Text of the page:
So if this whole thing started with a celebration, and we're invited to be a people of celebration, what is it, exactly, that we're celebrating?

Here a passage from George MacDonald that I read just the other day might be of service: "Jesus did not just die to save us from the punishment of our sins; he died to saves us from our sins"--that is, he died to re-orient our nature away from sin and towards life.

In other words, Jesus didn't just save us from having to pay the fine for our jaywalking. He actually works in our hearts so that our compulsion to jaywalk is no longer reigning over us, causing us to put ourselves and others in danger.

The old church fathers often talked about how we have been delivered from these enemies: the world, the flesh, and the devil. We barely (if at all) believe the last one exists; we'd much rather coddle our flesh than conquer it; and the world seems to have a lot of nice things going for it, thank you very much, why talk so harshly about it?

Clearly we Christians can 'overdo' the propensity to identify our enemies. The results of over-eager condemnation have been well-documented. What has been far less well documented has been the consequences of pretending those enemies do not exist.

To live a life where sin (and the result of sin, which is death) no longer reigns--that's something worth celebrating. Anything less, and we are far, far too easily pleased.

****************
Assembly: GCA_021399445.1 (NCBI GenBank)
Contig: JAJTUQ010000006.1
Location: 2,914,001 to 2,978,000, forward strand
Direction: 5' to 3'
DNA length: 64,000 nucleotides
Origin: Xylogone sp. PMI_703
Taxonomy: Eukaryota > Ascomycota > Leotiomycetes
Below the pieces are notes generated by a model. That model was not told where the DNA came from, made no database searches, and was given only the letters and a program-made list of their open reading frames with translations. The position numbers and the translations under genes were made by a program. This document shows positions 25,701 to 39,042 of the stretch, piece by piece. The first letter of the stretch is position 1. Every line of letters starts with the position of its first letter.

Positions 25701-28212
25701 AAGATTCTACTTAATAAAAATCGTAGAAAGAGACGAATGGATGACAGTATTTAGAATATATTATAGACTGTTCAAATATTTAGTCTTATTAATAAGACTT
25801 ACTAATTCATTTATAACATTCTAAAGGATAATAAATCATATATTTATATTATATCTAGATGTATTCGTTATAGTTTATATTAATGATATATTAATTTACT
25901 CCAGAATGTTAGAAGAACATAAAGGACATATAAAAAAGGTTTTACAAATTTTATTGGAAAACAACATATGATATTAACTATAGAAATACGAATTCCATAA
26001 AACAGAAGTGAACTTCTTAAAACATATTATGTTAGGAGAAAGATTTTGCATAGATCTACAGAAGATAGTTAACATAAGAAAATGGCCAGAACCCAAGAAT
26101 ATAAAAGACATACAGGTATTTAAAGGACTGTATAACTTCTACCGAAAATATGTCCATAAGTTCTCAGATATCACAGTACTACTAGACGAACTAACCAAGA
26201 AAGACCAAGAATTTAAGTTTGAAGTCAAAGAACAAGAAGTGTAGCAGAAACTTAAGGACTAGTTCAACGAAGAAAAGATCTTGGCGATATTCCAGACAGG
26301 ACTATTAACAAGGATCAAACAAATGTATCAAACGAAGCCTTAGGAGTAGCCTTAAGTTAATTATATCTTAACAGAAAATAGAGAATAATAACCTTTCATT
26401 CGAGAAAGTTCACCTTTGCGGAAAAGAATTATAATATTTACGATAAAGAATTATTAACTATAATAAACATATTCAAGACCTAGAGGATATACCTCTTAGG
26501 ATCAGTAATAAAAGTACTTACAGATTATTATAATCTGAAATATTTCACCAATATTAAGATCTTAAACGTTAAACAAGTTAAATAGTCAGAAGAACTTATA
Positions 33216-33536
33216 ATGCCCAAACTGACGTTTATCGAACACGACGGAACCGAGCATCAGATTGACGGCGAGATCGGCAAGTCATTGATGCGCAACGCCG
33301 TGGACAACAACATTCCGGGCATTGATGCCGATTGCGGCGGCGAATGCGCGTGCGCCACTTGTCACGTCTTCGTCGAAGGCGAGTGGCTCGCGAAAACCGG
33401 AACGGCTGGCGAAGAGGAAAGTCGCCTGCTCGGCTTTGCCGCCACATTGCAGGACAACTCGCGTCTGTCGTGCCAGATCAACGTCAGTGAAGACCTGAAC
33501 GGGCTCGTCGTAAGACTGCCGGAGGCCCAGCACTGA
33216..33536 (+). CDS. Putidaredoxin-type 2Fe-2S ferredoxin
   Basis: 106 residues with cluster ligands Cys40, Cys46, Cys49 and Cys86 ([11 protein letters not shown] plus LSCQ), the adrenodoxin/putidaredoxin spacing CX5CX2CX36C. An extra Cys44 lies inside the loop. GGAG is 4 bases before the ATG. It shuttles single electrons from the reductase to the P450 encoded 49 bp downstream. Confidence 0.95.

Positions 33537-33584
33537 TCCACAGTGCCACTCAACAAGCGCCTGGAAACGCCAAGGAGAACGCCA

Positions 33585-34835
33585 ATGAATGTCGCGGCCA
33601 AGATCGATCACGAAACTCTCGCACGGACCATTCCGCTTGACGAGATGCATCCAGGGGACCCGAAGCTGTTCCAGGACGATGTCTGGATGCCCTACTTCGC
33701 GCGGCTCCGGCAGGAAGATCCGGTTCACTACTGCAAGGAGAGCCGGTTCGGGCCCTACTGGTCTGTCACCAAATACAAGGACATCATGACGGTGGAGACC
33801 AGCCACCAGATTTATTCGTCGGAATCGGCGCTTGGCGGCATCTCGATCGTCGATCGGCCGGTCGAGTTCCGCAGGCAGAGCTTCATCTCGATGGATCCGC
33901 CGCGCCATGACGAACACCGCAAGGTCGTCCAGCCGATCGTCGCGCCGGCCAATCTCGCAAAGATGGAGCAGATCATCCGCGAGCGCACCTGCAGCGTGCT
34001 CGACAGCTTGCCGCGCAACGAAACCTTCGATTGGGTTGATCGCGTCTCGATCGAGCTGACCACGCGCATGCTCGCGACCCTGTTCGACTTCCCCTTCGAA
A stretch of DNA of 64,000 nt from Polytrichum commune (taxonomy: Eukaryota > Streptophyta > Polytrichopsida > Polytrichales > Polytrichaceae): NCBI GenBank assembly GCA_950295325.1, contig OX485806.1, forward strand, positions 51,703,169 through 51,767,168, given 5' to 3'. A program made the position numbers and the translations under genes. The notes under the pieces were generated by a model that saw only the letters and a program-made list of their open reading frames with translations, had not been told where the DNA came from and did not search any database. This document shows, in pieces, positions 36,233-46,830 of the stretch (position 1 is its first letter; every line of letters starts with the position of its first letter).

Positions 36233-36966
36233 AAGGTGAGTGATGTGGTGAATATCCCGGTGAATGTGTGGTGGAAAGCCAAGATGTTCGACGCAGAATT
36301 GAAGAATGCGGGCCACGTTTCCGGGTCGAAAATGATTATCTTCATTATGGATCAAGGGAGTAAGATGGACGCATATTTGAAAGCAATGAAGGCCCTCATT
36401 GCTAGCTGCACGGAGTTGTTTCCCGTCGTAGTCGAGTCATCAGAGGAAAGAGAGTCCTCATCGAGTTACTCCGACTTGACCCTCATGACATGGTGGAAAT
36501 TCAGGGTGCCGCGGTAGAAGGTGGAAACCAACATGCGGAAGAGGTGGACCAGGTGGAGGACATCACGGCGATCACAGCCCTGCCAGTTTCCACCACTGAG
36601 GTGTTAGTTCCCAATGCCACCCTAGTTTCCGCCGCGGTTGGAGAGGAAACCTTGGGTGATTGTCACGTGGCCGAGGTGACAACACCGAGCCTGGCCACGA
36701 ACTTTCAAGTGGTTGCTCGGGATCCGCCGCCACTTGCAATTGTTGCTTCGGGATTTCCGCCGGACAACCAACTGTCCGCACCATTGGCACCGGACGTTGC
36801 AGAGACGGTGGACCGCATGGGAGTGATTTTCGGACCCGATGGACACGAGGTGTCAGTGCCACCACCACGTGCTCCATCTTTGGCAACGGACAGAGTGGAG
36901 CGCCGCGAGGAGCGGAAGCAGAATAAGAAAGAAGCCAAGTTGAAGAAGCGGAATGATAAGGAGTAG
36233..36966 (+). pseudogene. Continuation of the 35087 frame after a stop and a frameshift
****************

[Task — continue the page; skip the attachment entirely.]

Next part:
Sunday, October 18, 2009

Learning to Celebrate Good Times (C'mon!)

So suffering stinks. But here's what it does, at least for some of us who call ourselves Christians--it pushes us to God. Whether we're asking questions about his absence or pressing into his strength for help, suffering and hardship often brings us to God.

Success, on the other hand, seldom has that effect. For many of us, just like the Israelites in the Old Testament, once we enter into the promised land, get that job, get to a place of relative ease or blessing or comfort, we can drift away.

Given that God is most interested in who we're becoming than what we're doing, more interested in our connection with him than in keeping us comfortable, if suffering is the only way we turn to God, we can expect plenty of suffering in our lives.

Celebration, with God, in his presence, is a crucial spiritual discipline. And one that very few of us do very well.